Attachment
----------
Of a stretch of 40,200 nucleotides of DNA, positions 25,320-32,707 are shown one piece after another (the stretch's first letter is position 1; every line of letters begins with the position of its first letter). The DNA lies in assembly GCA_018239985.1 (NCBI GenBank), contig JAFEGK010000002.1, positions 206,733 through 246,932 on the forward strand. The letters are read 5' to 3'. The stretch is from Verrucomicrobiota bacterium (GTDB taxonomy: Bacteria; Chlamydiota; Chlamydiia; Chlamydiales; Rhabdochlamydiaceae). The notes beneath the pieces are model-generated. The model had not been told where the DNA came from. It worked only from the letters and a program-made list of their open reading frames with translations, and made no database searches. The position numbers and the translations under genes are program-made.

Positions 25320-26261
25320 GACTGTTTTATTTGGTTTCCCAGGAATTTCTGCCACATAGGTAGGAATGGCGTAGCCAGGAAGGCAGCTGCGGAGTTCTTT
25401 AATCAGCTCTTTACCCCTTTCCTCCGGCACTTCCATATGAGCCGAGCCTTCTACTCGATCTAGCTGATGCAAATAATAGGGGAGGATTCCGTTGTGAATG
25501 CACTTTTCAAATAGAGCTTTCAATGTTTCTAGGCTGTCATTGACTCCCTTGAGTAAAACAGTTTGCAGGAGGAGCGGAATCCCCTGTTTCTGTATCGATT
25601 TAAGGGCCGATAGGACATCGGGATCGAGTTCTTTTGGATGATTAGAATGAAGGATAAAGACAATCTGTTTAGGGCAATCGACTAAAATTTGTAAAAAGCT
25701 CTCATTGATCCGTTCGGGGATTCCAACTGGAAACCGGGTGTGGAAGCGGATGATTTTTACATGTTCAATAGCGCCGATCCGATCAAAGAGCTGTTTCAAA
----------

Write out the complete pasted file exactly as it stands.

Of a stretch of 40,200 nucleotides of DNA, positions 25,320-32,707 are shown one piece after another (the stretch's first letter is position 1; every line of letters begins with the position of its first letter). The DNA lies in assembly GCA_018239985.1 (NCBI GenBank), contig JAFEGK010000002.1, positions 206,733 through 246,932 on the forward strand. The letters are read 5' to 3'. The stretch is from Verrucomicrobiota bacterium (GTDB taxonomy: Bacteria; Chlamydiota; Chlamydiia; Chlamydiales; Rhabdochlamydiaceae). The notes beneath the pieces are model-generated. The model had not been told where the DNA came from. It worked only from the letters and a program-made list of their open reading frames with translations, and made no database searches. The position numbers and the translations under genes are program-made.

Positions 25320-26261
25320 GACTGTTTTATTTGGTTTCCCAGGAATTTCTGCCACATAGGTAGGAATGGCGTAGCCAGGAAGGCAGCTGCGGAGTTCTTT
25401 AATCAGCTCTTTACCCCTTTCCTCCGGCACTTCCATATGAGCCGAGCCTTCTACTCGATCTAGCTGATGCAAATAATAGGGGAGGATTCCGTTGTGAATG
25501 CACTTTTCAAATAGAGCTTTCAATGTTTCTAGGCTGTCATTGACTCCCTTGAGTAAAACAGTTTGCAGGAGGAGCGGAATCCCCTGTTTCTGTATCGATT
25601 TAAGGGCCGATAGGACATCGGGATCGAGTTCTTTTGGATGATTAGAATGAAGGATAAAGACAATCTGTTTAGGGCAATCGACTAAAATTTGTAAAAAGCT
25701 CTCATTGATCCGTTCGGGGATTCCAACTGGAAACCGGGTGTGGAAGCGGATGATTTTTACATGTTCAATAGCGCCGATCCGATCAAAGAGCTGTTTCAAA